February 12, 2007 / 5:42 AM / 13 years ago

Bombs ravage Baghdad markets, killing 88

BAGHDAD (Reuters) - Bombs laid waste to crowded markets in central Baghdad on Monday killing 88 people as Iraqis marked the first anniversary of a Shi’ite shrine bombing that pushed the country to the brink of civil war.

A doctor (R) talks to a man who was wounded during twin bomb attacks in Shorja market in Baghdad February 12, 2007. REUTERS/Kareem Raheem

The blasts took place about the time Shi’ite Prime Minister Nuri al-Maliki, in remarks commemorating the bombing of the Samarra mosque, warned that Iraq had no future unless a U.S.- backed offensive against militants in Baghdad succeeded.

In the deadliest attack, simultaneous blasts pulverized Shorja market, Baghdad’s oldest, killing 79 people, destroying vendor stalls and setting ablaze an eight-story warehouse. Police said 165 people were wounded.

The Shorja market, the main supplier for countless small shops in Baghdad and central Iraq, has been bombed frequently.

A separate roadside bomb at the Bab al-Sharji market, also in central Baghdad, killed nine people and wounded 21.

The timing of the noon bombings, on the anniversary by the Islamic calendar of the destruction of the Golden Dome Mosque, appeared aimed at fanning sectarian strife as U.S. and Iraq forces step up a security plan in the capital, seen as a last chance to avert all-out war between majority Sh’ites and Sunnis.

An Interior Ministry spokesman said three car bombs exploded in quick succession at Shorja.

However, Major-General Abdul Rasool al-Zaidi from the Civil Defense Authority told state television the carnage was caused by five simultaneous roadside bombs around the warehouse.

Huge clouds of black smoke and flames belched from the building, which houses wholesale clothing merchants, turning a cloudless day into night in the debris-strewn street.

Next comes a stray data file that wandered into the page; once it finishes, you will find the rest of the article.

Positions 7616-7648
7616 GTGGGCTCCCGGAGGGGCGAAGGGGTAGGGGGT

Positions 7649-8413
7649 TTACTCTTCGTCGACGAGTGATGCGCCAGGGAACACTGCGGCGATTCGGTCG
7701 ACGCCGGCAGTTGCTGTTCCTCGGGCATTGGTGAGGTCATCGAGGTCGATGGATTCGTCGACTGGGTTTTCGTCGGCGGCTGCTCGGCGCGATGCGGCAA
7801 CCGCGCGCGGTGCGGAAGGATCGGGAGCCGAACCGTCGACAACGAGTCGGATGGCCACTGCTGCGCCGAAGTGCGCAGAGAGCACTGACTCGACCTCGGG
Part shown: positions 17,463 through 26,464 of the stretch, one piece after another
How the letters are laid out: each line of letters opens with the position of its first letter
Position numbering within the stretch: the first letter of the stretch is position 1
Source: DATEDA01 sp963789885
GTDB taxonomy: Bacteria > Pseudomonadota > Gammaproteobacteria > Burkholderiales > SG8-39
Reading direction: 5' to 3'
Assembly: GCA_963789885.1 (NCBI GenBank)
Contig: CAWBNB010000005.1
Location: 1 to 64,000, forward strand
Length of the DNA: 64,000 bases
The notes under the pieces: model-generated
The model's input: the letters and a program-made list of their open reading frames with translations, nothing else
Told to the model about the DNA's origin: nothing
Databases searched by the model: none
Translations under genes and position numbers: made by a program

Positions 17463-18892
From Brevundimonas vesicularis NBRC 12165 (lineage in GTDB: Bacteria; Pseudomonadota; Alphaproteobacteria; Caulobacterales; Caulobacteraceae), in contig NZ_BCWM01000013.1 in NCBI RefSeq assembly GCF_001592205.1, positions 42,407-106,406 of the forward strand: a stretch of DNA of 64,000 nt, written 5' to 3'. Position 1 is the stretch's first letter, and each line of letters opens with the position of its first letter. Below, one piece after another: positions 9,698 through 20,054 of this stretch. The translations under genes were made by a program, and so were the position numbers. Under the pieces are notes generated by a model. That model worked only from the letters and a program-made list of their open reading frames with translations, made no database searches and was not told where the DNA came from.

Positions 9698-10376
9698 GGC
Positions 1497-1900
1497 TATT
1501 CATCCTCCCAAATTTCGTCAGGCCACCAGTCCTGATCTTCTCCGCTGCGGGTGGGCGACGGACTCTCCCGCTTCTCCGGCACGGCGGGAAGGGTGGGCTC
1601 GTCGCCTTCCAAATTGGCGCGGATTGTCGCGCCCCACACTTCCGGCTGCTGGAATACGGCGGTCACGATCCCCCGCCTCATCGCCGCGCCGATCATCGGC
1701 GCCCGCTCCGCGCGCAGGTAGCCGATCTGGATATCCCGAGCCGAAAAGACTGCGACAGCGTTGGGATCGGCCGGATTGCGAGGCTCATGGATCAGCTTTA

The blasts echoed across Baghdad and reduced stalls to mangled wrecks. People with wooden carts carried wounded survivors with bandaged legs, arms and heads. By nightfall columns of thick smoke still loomed over the city. There were reports that the blasts had ignited a plastics market.

“I saw three bodies shredded apart. Paramedics were picking up body pieces and human flesh from the pools of blood on the ground and placing them in small plastic bags,” said witness Wathiq Ibrahim. “The smoke turned the place dark.”

The Interior Ministry spokesman said three suspects had been arrested.

One old woman cursed Maliki’s government. “They’ve killed all our sons. What have they left for us?” she shouted.


Maliki, who has pledged to crush militants regardless of their sect, said Iraqi security forces were gradually stepping up their deployment in Baghdad.

“We have a great confidence that Iraqis have realized that no one has a future in this country if we don’t terminate the terrorists,” he said after holding 15 minutes of silence in remembrance of the Samarra bombing, which under the Gregorian calendar occurred on February 22, 2006.

President Bush has said he will send 21,500 more troops to Iraq. Most of them will head to Baghdad to help strengthen Maliki’s fragile grip on the lawless city.

Previous attempts to halt bombings and death squad killings in the capital have failed.

Earlier, Iraq’s top Shi’ite cleric, Grand Ayatollah Ali al- Sistani, urged followers not to seek revenge against Sunnis. Sistani said the Samarra bombing, blamed on Sunni militants, had plunged Iraq into a cycle of “blind violence”.

Tens of thousands of Iraqis have been killed in a wave of sectarian attacks triggered by the destruction of the Samarra mosque, one of the holiest in Shi’ite Islam. Hundreds of thousands have been displaced to flee sectarian cleansing.

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“We call on the believers as they mark this sad occasion and express their feelings ... to exercise maximum levels of restraint and not to do or say anything which would harm our Sunni brothers who are innocent for what happened and who do not accept it,” Sistani said in a statement.

The reclusive Sistani, who lives in the holy city of Najaf, is regarded as a voice of moderation. Sistani, who heads the Shi’ite religious establishment, or Marjaiya, has repeatedly urged Shi’ites not to get sucked into sectarian conflict.

Additional reporting by Ross Colvin, Mariam Karouny and Dean Yates, Mussab al-Khairalla and Reuters pictures

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